ACEA: Netherlands and Germany provide half of EU’s charging stations

Some 50% of all charging points in the European Union are concentrated in only two countries: The Netherlands and Germany. These findings were published in a study by the European Automobile Manufacturer’s Association ACEA, unveiling a substantial disparity among the member states. At the same time, signals are appearing that the further rollout of the Dutch charging network is reaching scaling obstacles.

With 90 284 chargers in The Netherlands and 59 410 in Germany, these two countries, which make up only 10% of the total surface in the EU, are leading the way in constructing a fit charging network for the European EV adoption. In case you are wondering, the world’s number one EV country, Norway, deployed 17 000 charging points until now. However, with no EU membership, it is absent in the ACEA statistics.

East and west

The study unveils a broad fork. Compared to Cyprus (57), the country with the least chargers, The Netherlands has 1 600 times more chargers. The top five is completed by France (37 128), Sweden (25 197), and Italy (23 543).

Furthermore, the ranking unveils a stark contrast between western and eastern Europe, with Lithuania (207), Estonia (385), and Latvia (420) at the tail of the list. Countries with a more robust economy are better suited to support the distribution.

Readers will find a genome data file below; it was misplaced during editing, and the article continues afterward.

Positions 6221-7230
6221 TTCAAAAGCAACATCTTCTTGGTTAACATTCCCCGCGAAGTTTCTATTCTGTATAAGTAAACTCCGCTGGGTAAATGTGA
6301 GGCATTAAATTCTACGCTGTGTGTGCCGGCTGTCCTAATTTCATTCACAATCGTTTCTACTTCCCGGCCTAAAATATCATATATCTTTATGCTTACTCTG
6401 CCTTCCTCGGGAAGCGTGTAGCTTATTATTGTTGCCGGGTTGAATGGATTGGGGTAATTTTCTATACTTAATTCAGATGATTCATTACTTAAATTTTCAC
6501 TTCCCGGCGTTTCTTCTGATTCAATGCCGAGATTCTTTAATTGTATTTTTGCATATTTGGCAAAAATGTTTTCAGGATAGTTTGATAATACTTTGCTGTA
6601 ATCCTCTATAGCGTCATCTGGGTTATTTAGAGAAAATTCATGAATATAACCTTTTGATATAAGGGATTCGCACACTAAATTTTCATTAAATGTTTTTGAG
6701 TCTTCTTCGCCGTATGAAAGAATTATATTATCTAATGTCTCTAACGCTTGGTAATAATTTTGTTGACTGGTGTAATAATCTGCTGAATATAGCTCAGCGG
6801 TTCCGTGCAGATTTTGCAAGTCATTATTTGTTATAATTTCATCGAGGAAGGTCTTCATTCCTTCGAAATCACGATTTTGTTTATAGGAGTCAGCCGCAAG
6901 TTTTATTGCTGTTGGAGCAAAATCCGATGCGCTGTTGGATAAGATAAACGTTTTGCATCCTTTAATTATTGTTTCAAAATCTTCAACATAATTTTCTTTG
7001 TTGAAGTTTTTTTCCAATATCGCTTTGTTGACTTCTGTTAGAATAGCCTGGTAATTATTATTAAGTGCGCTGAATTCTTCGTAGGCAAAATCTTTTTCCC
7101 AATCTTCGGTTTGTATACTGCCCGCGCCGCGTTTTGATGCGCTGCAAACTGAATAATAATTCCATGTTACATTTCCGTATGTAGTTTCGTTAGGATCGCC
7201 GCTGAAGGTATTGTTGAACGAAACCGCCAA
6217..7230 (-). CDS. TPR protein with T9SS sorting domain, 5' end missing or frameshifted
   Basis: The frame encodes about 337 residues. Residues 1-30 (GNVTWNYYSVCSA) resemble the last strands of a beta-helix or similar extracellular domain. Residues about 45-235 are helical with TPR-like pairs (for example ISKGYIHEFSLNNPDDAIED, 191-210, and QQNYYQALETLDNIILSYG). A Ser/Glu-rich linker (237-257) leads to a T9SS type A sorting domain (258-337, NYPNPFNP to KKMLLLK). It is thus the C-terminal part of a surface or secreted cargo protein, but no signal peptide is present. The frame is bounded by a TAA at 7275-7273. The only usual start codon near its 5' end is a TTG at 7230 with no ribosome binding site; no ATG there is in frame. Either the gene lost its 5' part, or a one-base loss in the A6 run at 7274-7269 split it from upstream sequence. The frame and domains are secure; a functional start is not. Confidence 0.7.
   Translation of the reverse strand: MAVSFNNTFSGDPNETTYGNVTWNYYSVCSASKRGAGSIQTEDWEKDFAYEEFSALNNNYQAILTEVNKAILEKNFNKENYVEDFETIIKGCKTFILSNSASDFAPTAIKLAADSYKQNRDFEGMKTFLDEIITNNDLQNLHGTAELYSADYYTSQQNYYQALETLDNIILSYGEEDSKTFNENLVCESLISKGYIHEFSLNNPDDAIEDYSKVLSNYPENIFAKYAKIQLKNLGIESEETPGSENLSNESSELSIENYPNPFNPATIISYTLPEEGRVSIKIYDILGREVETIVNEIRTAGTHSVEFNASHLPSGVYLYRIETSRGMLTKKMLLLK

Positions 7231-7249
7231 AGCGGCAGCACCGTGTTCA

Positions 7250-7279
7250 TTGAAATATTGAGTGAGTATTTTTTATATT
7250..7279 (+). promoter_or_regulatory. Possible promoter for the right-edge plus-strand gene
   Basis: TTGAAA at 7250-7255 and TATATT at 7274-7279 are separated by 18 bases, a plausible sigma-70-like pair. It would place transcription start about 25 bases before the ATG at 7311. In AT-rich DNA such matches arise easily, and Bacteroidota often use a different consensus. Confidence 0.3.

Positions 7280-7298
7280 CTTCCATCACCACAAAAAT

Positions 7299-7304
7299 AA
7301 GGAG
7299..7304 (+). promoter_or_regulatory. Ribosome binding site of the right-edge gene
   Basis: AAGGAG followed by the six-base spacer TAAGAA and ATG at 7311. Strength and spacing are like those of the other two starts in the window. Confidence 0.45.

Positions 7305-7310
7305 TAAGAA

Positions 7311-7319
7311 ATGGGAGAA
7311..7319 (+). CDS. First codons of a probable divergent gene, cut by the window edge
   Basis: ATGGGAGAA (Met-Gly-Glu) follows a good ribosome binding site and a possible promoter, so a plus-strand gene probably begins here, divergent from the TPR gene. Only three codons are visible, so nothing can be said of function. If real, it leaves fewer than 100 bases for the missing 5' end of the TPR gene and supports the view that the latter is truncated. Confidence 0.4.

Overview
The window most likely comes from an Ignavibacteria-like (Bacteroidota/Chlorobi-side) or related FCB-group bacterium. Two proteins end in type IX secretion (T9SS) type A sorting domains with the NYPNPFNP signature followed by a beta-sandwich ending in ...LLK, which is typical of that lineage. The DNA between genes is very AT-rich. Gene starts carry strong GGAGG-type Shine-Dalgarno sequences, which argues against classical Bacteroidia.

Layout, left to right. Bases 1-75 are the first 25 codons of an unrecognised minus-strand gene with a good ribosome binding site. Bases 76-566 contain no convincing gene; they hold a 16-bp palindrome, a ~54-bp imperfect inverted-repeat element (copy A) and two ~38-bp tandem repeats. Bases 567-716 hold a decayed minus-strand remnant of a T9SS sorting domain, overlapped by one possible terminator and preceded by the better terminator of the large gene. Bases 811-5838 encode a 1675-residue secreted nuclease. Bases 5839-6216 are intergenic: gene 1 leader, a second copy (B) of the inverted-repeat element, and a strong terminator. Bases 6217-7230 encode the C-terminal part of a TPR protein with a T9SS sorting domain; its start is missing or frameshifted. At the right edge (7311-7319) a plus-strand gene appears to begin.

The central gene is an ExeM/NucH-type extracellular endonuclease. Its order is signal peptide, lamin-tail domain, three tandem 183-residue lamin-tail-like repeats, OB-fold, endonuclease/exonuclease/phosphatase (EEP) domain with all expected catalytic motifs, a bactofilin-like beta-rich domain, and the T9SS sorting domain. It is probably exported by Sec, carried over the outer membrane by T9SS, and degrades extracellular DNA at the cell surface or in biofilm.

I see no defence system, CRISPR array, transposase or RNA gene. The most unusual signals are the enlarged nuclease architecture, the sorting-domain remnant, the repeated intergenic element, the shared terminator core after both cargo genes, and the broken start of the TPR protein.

But the trend needs to move faster. ACEA Director-General Eric-Mark Huitema warns: “While some countries are powering ahead when it comes to infrastructure rollout, the majority are lagging.”

The organization also pleads for more ambitious targets under the Alternative Fuels Infrastructure Regulation (AFIR) from the European Commission. If the body wants to reach a CO2 reduction of 55% from vehicle usage in 2030, the total number of chargers (307 000) must grow 22 times by the end of the decade to 6.8 million public charging points.

Saturated grid in Holland

And with growth come growing pains, as is illustrated by the pioneering Netherlands and their strong leadership position. The country sees specific confines of the rollout nearing. According to the knowledge center ElaadNL, thousands of neighborhoods will be saturated by 2025, halting the further expansion of the charging network.

Rutger Croon from ElaadNl told radiostation BNR: “The grid capacity will be exceeded in 3 000 areas within three years.” His worry is confirmed by grid operator Stedin pointing at the smart charging solution for vehicles to tackle the problem.

Viva smart charging

The only other option for charging congestion is strengthening the grid. But that is the unpreferred costly way out. Projections are that The Netherlands will further raise the number of charging points to 5 million by 2050, but not without a significant impact on the capacity of the low voltage grid, which is also used by the growing number of domestic heat pumps and solar panels.

According to the parties involved, smart charging should become the norm by 2025. This is a form of automatic and data-controlled charging, making it possible for the EVs to choose the moment and charging rate by themselves, spreading the load on the grid. Smart charging is a crucial solution for making the EV transition work but is currently only under test in a pilot phase.


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